This report got a lot of U.S. press coverage. But one thing you didn’t see in the press coverage was any official U.S. government response. And that is a severe problem. The normal situation would be — someone raises a criticism, the government responds, and then as a citizen and news consumer you can attempt to weigh and judge the criticism and the response. But you couldn’t have done that in this case, because there was no official U.S. government response to the report.
However, a group of Americans just had a slightly different experience, because we went to Pakistan on a peace delegation against the drone strikes, and the Acting U.S. Ambassador to Pakistan, Richard Hoagland, agreed to meet with us, and answered questions on the record about the drone strikes. So we experienced a deviation from the U.S. government’s official policy of no public dialogue on the drone strikes.
And here is a disturbing fact that we learned: The U.S. Ambassador to Pakistan, who appears in general to be is a well-intentioned and informed person, is either ignorant or is in denial of basic facts about U.S. drone strikes in Pakistan which have been reported in mainstream press accounts.
No-one is minding the store.
In our second meeting with Ambassador Hoagland, we asked about the impact on the civilian population of Waziristan of having U.S. drones constantly flying over them, poised to strike. Leah Bolger, President of Veterans For Peace, asked: “Would you concede that the constant buzzing of drones overhead 24 hours a day, is a form of psychological warfare?”
Ambassador Hoagland responded: “You know I’ve heard those stories, I haven’t been there to hear it myself, and I will tell you what my suspicion is, that that’s not actually true, because drones fly at such a high altitude they can’t be seen or heard.”
This was a striking response, because what Ambassador Hoagland disputed is a basic empirical fact. Either it is true that you can hear drones from the ground, or it is not true. It’s not a judgment call.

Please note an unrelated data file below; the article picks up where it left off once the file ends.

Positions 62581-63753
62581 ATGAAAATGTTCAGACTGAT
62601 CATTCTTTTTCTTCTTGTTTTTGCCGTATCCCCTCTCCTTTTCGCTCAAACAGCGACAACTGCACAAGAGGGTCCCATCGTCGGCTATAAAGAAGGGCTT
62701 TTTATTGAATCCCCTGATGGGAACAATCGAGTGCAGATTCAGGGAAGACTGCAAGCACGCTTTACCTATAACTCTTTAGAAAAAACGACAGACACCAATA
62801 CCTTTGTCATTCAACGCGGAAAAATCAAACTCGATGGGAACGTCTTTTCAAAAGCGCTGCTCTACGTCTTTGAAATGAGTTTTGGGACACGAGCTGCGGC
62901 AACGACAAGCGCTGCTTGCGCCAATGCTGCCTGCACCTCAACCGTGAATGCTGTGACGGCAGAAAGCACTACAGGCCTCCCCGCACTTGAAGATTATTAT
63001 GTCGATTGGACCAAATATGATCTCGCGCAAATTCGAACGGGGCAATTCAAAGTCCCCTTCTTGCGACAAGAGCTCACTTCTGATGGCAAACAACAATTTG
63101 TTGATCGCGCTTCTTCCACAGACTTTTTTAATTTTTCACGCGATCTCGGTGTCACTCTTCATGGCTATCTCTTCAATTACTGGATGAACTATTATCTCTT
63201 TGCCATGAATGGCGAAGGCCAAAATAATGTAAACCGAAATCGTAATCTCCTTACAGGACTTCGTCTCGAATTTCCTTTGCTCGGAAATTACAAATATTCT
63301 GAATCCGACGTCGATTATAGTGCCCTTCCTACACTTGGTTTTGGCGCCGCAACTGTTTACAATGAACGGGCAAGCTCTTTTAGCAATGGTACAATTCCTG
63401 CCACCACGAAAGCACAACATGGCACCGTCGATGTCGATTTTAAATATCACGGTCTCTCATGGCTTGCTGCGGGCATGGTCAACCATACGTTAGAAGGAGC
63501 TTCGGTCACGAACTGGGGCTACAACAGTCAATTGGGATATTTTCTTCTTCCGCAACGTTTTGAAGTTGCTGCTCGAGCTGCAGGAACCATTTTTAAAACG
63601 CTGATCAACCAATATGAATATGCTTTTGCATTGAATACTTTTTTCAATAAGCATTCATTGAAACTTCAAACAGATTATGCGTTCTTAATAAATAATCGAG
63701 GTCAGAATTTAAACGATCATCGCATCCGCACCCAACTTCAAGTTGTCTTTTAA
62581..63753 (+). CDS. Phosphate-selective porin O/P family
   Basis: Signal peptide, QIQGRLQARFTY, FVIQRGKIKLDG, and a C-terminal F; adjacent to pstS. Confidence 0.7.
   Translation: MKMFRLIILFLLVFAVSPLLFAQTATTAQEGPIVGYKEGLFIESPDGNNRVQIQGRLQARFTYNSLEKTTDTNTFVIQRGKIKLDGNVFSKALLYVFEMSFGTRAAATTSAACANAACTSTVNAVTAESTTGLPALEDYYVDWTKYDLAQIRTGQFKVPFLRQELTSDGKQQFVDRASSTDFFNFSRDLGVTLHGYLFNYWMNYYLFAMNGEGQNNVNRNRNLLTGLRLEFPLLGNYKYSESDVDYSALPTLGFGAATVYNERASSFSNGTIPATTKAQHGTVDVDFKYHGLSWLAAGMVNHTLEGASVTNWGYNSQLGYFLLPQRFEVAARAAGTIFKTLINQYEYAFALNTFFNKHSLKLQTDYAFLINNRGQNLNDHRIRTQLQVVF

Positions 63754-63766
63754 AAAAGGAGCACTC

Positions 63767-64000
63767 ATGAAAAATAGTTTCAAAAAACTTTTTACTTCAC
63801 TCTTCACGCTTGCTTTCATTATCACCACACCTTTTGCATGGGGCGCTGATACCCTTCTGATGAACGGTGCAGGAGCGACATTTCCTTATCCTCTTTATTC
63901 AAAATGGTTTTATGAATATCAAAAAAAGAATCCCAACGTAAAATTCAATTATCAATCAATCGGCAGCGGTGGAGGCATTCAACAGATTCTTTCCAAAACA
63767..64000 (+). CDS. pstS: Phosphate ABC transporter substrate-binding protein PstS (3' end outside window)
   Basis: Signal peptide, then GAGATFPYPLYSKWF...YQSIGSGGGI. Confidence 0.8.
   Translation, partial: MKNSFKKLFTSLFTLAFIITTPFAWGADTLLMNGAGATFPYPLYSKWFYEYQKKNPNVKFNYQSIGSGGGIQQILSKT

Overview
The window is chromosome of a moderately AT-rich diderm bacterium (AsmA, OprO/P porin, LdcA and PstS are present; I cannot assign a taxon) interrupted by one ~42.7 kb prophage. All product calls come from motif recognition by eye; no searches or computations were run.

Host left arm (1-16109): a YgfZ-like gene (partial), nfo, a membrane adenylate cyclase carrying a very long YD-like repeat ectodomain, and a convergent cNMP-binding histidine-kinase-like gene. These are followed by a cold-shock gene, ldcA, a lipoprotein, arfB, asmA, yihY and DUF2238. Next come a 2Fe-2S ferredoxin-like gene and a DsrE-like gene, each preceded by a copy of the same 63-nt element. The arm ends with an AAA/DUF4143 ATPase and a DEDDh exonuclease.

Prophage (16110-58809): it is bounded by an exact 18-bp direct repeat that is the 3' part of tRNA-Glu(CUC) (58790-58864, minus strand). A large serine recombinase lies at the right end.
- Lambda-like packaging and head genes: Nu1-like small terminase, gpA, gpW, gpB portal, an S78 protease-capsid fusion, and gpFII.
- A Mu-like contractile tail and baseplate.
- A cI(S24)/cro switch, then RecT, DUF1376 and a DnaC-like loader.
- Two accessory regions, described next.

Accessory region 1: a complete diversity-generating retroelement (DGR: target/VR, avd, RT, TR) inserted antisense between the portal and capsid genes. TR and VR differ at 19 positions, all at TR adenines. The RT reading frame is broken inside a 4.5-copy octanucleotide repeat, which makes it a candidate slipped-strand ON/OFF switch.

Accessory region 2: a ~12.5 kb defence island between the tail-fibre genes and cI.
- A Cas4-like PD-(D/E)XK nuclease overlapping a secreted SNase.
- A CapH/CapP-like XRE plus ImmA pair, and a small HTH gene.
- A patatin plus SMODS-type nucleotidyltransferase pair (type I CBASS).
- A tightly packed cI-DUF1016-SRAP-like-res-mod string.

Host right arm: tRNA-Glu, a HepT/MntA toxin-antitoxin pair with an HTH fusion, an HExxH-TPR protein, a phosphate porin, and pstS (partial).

Compare what Ambassador Hoagland said with this BBC report from October 3rd:
Pakistan’s tribal region of Waziristan, constantly watched and regularly bombarded by U.S. military drones, has been called the most dangerous place on earth. The relentless assault exacts a huge psychological toll on the people who live there.The U.S. missile-attacks destroy militant training compounds and cars but they also hit mosques, homes, religious schools and civilian vehicles.
I witnessed the fear, stress and depression this causes for the tribal communities on a visit to the region in May.
The drones do not suddenly appear over the horizon, carry out the attack and leave. At any given time of the day, at least four are hovering in the sky, emitting a distinctive and menacing buzzing sound.
They call them “mosquitoes.”
“Anybody who has been listening to the buzzing all through the day usually can’t sleep at night,” says Abdul Waheed, a tribesman in North Waziristan.
Former New York Times reporter David Rohde spent seven months in 2008-9 living under drones in Waziristan involuntarily when he was kidnapped by the Taliban. In a Reuters account in January of this year, Rohde wrote:
Throughout our captivity, American drones were a frequent presence in the skies above North and South Waziristan. Unmanned, propeller-driven aircraft, they sounded like a small plane — a Piper Cub or Cessna-circling overhead. Dark specks in a blue sky, they could be spotted and tracked with the naked eye. [...] The drones were terrifying. From the ground, it is impossible to determine who or what they are tracking as they circle overhead. The buzz of a distant propeller is a constant reminder of imminent death.
On this simple question of basic empirical fact, the U.S. Ambassador to Pakistan was unable to acknowledge that which has been published by different mainstream Western news organizations by reporters on the ground in Waziristan recounting their direct experience. (Rohde has won two Pulitzers, by the way, one of them for reporting from Afghanistan and Pakistan.)
How confident are you, then, in unsubstantiated U.S. government assertions that civilian deaths have been “exceedingly rare?” How confident are you that drone strikes are narrowly targeted on top-level terrorist leaders?
If your confidence in these unsubstantiated U.S. government assertions is just a little bit shaken, don’t you think your representatives in Congress ought to investigate? You can urge them to do so here.